What Is A “Transitory Foreign Substance” & Why Does It Matter?
In Florida, if a person sustains an injury while they are on someone else’s property, the property owner or operator may be held liable if they failed to make their premises safe. This maxim does apply in slip-and-fall cases – except for in cases where the injured plaintiff slipped and fell while inside a business establishment. Florida’s legislature has carved out an exception to the common-law duty owed by a premises owner.
Protecting Industry In Florida
Florida law has established three categories of visitors under a legal theory called premises liability: invitees, licensees, and trespassers. Invitees are owed the highest duty of care from a landowner; namely, the owner must make their premises safe, or at least warn invitees of the danger if it cannot be corrected. Licensees – those who are on the premises for their own business – are owed a less stringent duty, and trespassers are only owed a duty for the landlord to refrain from intentionally injuring them.
Historically, these rules applied in any case where a person was injured on another person’s premises. However, in 2010, a law was passed in Florida relating to business establishments that greatly increased the obligation on the injured plaintiff. The statute holds that if a person slips on a “transitory foreign substance” in a business, they must show that the business had “actual or constructive notice” of its presence and did nothing to remedy it. (A “transitory foreign substance” can be anything from melted butter to oil to clothing fallen off a rack.)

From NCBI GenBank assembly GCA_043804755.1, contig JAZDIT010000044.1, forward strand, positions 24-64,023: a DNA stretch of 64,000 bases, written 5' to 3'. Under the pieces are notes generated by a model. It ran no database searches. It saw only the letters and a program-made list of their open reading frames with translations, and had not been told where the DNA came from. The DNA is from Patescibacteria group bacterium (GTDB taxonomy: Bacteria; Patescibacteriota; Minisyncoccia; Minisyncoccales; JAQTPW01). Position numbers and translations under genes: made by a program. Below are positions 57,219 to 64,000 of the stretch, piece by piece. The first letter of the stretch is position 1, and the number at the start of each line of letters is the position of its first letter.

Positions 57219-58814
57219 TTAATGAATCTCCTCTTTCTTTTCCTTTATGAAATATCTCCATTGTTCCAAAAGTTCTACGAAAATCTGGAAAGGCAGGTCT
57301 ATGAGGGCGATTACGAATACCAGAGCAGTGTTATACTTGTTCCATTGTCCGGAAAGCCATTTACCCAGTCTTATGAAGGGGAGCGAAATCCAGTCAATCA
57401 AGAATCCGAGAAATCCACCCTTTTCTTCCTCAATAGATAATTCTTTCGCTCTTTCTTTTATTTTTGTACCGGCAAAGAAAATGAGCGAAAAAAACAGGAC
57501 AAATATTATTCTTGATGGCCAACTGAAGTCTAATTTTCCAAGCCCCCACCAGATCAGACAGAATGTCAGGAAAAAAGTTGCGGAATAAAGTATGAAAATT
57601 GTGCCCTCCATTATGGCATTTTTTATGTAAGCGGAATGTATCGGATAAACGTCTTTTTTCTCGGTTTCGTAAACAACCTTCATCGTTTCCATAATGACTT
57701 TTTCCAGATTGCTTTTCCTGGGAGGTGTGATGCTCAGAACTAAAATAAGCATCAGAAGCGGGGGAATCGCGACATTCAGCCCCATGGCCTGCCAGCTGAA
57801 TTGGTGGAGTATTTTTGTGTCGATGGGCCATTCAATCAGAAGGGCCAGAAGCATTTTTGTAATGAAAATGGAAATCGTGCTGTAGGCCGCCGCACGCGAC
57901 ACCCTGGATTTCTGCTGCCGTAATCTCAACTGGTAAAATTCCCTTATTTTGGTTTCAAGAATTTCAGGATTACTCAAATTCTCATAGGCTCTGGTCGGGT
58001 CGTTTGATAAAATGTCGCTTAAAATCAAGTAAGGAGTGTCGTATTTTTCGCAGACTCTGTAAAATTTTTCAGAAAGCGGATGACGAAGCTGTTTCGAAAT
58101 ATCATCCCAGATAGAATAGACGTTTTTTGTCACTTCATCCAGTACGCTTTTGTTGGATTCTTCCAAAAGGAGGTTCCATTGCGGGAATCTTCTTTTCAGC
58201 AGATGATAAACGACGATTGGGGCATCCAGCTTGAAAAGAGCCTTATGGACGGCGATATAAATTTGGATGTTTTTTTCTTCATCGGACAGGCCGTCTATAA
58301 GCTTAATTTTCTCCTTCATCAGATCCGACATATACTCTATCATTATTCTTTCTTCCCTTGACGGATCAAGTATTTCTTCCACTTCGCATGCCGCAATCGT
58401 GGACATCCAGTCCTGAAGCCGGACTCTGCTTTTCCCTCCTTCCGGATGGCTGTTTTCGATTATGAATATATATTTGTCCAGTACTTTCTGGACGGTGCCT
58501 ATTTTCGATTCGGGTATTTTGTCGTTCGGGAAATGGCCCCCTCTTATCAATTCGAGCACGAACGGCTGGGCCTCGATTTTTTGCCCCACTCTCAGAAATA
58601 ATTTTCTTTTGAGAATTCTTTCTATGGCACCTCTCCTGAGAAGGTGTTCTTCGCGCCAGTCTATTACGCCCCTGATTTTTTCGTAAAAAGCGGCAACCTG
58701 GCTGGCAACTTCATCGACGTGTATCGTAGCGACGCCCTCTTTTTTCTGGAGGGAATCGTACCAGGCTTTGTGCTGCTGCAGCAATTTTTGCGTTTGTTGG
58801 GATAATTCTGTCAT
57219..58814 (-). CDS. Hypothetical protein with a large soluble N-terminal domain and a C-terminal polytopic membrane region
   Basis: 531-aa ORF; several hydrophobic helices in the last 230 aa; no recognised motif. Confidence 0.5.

Establishing Fault Is Required
The rationale for passing the law was to help shield Florida businesses from exorbitant jury awards in cases of negligence. However, it creates a very heavy burden on an injured person, who may have been in the business for mere moments before slipping (and thus have no real ability to know if the business was negligent or not). If fault cannot be established, an injured plaintiff has no real recourse against the business in many cases.
The law does state that a person can establish ‘constructive’ knowledge of the substance’s presence in two ways: (1) by showing that it was there so long that ordinary care would have illuminated its presence; and/or (2) the substance being present happened with such regularity that the establishment should have expected it. However, both of these may be difficult to establish for someone who was not a regular visitor to the premises. An experienced attorney on your side can sometimes help improve a person’s chances of recovery.
Call A Tampa Premises Liability Attorney
If you have been injured after slipping on a “transitory foreign substance,” you may be overwhelmed by medical bills and unsure how to proceed. A Tampa premises liability attorney from the Rinaldo Law Group can offer knowledgeable and compassionate representation during what can be a difficult time in your life. Call our office today for a free consultation.